11/22/2017  
Take Me To The River on Blu-ray & DVD Feb 5Phantom From 10,000 Leagues (1956) on Blu-ray & DVD Jan 5Condemned on DVD & Blu-ray Jan 5Broad City: Season 2 on DVD Jan 5McHale's Navy: The Complete Series on DVD No 17Return to Sender on Blu-ray & DVD Sep 29The Phantom of the Opera with Lon Chaney Blu-ray & DVD Oct 13

follow us on twitter

dOc on facebook

NE News Editor

Jennifer Esposito Is Your Newest NCIS Agent in Season 1...
Critics Are Split on Ghostbusters Reboot ...
'Respect is key': The Game, Snoop Dogg lead march to LA...
Kristen Stewart's Sheer Dress At 'Equals' Premiere -- S...
"A Slow Slipping Away"-- Kris Kristofferson's Long-Undi...
Fox News' Roger Ailes Sued for Sexual Harassment by Ous...
Garrison Keillor Retires from 'Prairie Home Companion' ...
Jennifer Aniston is Pregnant: Star Steps Out in Loose D...
Hiddleswift Is One Big Song Promotion -- A Theory...
Elvis Presley's daughter Lisa Marie Presley files for ...





Microsoft Store

Share: email   Print      Technorati.gif   StumbleUpon.gif   MySpace   digg.gif delicious.gif   google.gif   magnolia.gif   facebook.gif
Permalink: Permalink.gif



Buy from Amazon

Buy from Amazon.com

PBS Home Video presents
Ansel Adams (2002)

"If I felt something strongly, I would make a photograph that was the equivalent of what I thought and felt."
- Ansel Adams

Review By: Jon Danziger  
Published: February 03, 2003

Stars: Ansel Adams, John Szarkowski, Carl Pope, Jonathan Spaulding, Anne Adams Helms, Michael Adams
Other Stars: David Ogden Stiers, Josh Hamilton, Barbara Feldon, Eli Wallach
Director: Ric Burns

Manufacturer: Wamo
MPAA Rating: Not Rated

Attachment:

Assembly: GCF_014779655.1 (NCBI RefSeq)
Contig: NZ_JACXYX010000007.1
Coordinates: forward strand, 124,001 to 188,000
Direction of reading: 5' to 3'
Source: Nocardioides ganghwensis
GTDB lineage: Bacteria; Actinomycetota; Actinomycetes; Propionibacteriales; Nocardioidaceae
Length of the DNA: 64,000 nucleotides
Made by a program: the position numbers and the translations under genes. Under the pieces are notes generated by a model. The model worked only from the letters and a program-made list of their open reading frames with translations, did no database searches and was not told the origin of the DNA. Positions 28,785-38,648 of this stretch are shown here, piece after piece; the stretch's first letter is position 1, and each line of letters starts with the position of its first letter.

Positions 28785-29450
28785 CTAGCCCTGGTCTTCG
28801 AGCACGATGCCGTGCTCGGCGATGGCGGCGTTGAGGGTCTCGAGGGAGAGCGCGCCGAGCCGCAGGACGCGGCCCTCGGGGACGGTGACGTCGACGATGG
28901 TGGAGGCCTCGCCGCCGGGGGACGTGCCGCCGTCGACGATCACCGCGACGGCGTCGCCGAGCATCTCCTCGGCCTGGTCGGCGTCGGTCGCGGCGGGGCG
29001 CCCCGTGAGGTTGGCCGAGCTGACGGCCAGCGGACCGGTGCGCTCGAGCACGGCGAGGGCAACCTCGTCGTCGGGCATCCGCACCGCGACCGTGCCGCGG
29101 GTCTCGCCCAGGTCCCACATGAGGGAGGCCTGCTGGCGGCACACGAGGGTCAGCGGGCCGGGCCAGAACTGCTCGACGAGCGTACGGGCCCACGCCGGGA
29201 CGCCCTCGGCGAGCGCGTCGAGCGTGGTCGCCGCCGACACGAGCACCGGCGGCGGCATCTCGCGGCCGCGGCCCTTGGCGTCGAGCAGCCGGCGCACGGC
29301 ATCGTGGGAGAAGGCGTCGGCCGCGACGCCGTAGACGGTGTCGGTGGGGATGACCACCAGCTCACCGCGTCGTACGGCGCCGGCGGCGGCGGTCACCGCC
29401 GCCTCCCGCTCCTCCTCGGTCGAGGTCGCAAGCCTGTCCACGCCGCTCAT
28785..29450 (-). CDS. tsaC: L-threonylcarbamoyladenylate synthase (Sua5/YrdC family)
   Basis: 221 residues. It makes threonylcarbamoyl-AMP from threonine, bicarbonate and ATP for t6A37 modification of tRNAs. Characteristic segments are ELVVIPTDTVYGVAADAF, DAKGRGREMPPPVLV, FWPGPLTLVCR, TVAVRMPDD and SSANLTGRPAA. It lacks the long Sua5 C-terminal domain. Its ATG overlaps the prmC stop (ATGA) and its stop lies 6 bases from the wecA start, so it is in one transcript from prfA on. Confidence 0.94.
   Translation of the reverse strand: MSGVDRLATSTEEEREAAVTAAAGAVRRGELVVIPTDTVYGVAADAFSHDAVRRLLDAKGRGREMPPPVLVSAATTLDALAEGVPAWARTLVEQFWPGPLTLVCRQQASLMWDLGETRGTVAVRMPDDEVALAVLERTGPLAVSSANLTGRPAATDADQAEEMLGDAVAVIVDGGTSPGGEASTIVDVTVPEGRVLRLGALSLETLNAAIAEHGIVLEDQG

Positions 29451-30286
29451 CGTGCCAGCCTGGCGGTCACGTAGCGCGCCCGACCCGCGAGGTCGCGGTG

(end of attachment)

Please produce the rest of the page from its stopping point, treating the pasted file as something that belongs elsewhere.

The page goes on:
Run Time: 01h:38m:31s
Release Date: January 14, 2003
UPC: 794054870220
Genre: documentary


Style
Grade
Substance
Grade
Image Transfer
Grade
Audio Transfer
Grade
Extras
Grade
B+ A-A-B+ D+

DVD Review

The photographs are so beautiful, so iconic, that it's hard to conjure up images of the American West that don't bear the imprint of the work of Ansel Adams. And his oeuvre has been so popularized—greeting cards, calendars, dorm room posters—that it's easy to lose sight of Adams' aesthetic and technical accomplishments. But he was far more than someone who made pretty pictures of mountains, and Ric Burns' fine documentary, now on DVD as part of PBS's American Experience series, is an opportunity to revisit some of Adams' work, and to situate him more solidly in his time and place.

The filmmaking style is pretty straightforward—interviews with Adams' children, friends and colleagues, archival footage of Ansel at work and at play, actors reading from his letters, all yoked together by an informative narration track supplied by David Ogden Stiers. Adams was born in San Francisco in 1902, and one of the recurring tensions of his life was between city and country, between San Francisco and Yosemite. Similarly, he was a gifted pianist, and he wrestled between music and photography—the solitary art of taking pictures won out, as did the pull of the wilderness over the temptations of the big city. (His father gave him a Kodak Brownie for the family's inaugural trip to Yosemite, and the history of photography became that much richer.) Appropriately enough, he met his wife and was married in Yosemite, the place that enchanted him even before his first visit there, in 1916, until his death in 1984.